UNHCR warns against “exporting” asylum, calls for responsibility sharing for refugees, not burden shifting
Amid considerations by some governments to send asylum seekers abroad for processing, UNHCR, the UN Refugee Agency, is urging states not to externalize their asylum and protection obligations. UNHCR warns that such practices jeopardize the safety of those in need of international protection.
“UNHCR remains firmly opposed to externalization initiatives that forcibly transfer asylum seekers to other countries. Externalization simply shifts asylum responsibilities elsewhere and evades international obligations. Such practices undermine the rights of those seeking safety and protection, demonize and punish them and may put their lives at risk,” said UNHCR’s Assistant High Commissioner for Protection, Gillian Triggs.
“It is ironic that, as we celebrate the 70th anniversary of the Refugee Convention, attempts are being made to weaken its principles and spirit. Instead, the priority must be to find more effective ways to guarantee the universal right to seek asylum and other rights provided by international refugee law.”
Externalization attempts typically involve the forced transfers of asylum seekers to third, often developing, nations where human rights safeguards and resources may not be adequate. This may lead to their indefinite “warehousing” in isolated places or in punitive conditions, at great harm to their physical and mental health.
“I am dismayed by the argument that it is more cost effective to send and host asylum seekers in countries of the global south. I find this morally reprehensible – we must not put price tags on human lives. Refugees are not commodities that can be traded by wealthier nations. To do so is dehumanizing, exploitative and dangerous,” warned Triggs.
“Externalization exploits both the vulnerabilities of overstretched, developing nations and those of refugees”.
While countries may agree to transfer asylum processing and protection responsibilities between themselves, UNHCR observes that such externalization arrangements often fall well short of international obligations in practice.
Under international law, the transferring State is responsible for ensuring that obligations to protect transferred asylum seekers are met fully by the receiving state. Some of these safeguards include protection against refoulement, access to fair and efficient asylum procedures, health care, employment, education, and social security, and the right to freedom of movement.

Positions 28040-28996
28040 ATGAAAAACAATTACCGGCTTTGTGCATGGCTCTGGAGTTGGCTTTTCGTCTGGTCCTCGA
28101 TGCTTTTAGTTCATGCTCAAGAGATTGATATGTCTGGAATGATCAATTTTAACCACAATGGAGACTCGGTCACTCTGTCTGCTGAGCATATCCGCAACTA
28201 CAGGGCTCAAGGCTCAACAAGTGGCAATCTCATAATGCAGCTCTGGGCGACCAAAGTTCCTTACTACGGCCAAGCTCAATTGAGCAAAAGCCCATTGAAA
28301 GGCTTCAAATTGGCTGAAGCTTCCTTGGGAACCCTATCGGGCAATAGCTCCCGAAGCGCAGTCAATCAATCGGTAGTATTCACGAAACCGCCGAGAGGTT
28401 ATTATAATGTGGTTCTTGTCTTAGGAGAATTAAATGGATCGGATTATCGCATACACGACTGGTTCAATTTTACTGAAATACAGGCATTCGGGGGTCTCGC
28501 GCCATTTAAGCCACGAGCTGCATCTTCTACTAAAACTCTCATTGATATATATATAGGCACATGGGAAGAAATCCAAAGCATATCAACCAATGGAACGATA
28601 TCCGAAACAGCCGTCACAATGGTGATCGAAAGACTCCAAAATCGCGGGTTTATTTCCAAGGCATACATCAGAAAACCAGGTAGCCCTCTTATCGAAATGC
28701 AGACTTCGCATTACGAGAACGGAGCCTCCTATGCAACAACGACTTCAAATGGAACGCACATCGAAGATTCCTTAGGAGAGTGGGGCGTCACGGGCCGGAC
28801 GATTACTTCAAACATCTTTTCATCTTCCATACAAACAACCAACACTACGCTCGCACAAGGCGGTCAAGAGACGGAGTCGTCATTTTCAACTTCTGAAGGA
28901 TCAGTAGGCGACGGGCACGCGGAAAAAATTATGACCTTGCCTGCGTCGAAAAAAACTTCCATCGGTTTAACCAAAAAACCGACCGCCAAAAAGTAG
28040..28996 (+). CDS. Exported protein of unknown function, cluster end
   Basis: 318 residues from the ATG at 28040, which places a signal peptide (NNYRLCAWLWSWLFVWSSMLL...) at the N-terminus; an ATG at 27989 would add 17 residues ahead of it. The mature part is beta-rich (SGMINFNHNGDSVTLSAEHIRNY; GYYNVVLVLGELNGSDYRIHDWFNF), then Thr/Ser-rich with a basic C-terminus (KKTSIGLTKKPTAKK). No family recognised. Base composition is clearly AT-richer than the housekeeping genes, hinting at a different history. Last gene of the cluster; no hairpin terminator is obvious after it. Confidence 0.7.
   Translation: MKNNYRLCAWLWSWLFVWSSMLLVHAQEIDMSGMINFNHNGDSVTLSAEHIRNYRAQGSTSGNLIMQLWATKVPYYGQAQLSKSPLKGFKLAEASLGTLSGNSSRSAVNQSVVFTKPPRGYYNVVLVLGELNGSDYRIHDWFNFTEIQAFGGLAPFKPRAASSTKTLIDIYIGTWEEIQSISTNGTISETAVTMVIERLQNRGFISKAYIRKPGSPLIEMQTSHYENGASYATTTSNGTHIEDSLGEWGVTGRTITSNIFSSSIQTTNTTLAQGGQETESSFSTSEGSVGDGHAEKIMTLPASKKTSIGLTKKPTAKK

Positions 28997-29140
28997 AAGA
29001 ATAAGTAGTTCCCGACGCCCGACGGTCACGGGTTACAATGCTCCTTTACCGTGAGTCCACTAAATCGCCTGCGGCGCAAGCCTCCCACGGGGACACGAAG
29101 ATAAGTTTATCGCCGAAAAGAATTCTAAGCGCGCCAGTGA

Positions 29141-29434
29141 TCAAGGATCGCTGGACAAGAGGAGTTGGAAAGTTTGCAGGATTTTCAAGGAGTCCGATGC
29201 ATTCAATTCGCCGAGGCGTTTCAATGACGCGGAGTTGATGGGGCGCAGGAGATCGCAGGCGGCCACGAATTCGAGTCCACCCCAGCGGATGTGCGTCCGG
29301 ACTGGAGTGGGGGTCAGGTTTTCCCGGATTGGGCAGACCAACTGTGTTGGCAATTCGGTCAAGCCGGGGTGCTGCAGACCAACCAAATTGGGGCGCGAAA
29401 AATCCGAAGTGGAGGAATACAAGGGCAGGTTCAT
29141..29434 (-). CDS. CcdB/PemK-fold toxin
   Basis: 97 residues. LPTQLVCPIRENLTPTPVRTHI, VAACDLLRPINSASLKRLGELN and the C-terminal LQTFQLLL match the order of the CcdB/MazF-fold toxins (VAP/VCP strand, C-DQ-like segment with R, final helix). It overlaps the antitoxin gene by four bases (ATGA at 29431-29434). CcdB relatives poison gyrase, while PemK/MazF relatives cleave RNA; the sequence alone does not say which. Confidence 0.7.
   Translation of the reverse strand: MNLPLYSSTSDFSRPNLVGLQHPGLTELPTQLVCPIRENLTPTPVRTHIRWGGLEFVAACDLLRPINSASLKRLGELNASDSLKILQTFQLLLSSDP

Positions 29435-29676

If these rights cannot be guaranteed, the transferring country will breach international law.
UNHCR believes that externalization arrangements run counter to the spirit of the Global Compact on Refugees under which 181 countries agreed to share equitably the responsibility for refugee protection.
“National, unilateral measures which, in effect, deny access to territory to claim asylum at a country’s borders and abdicate responsibility to others, threaten the long-respected refugee protection regime,” said Triggs.
The overwhelming majority of the world’s 26 million refugees, 85 per cent, are generously hosted in neighboring and developing regions, often for many years when protracted conflicts prevent returns. UNHCR urges that over-stretched refugee host countries are supported - not laden with more responsibility.
“The evidence is that externalization arrangements do not deter desperate refugees from taking perilous journeys to seek safety. Rather, they will magnify risks, prompt resort to alternative routes, and exacerbate pressures on frontline states,” warned Triggs.
UNHCR recognizes the challenges posed by forced displacement. But developed countries are host to only 15 per cent of the world’s refugees and are well resourced to manage claims for asylum in a humane manner. Concerted international action and global solidarity are also crucial to resolve the violence and crises that force people to flee. Unilateral responses are unhelpful and ineffective.
UNHCR stands ready to assist States in meeting their asylum obligations to ensure fair and fast asylum processes.